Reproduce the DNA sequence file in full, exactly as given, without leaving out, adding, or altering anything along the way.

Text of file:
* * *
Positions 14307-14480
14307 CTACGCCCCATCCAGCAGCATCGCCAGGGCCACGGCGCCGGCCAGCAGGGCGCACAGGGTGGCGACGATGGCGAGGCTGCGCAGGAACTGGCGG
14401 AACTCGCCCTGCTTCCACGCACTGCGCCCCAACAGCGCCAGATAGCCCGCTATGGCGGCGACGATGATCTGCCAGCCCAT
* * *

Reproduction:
Positions 14307-14480
14307 CTACGCCCCATCCAGCAGCATCGCCAGGGCCACGGCGCCGGCCAGCAGGGCGCACAGGGTGGCGACGATGGCGAGGCTGCGCAGGAACTGGCGG
14401 AACTCGCCCTGCTTCCACGCACTGCGCCCCAACAGCGCCAGATAGCCCGCTATGGCGGCGACGATGATCTGCCAGCCCAT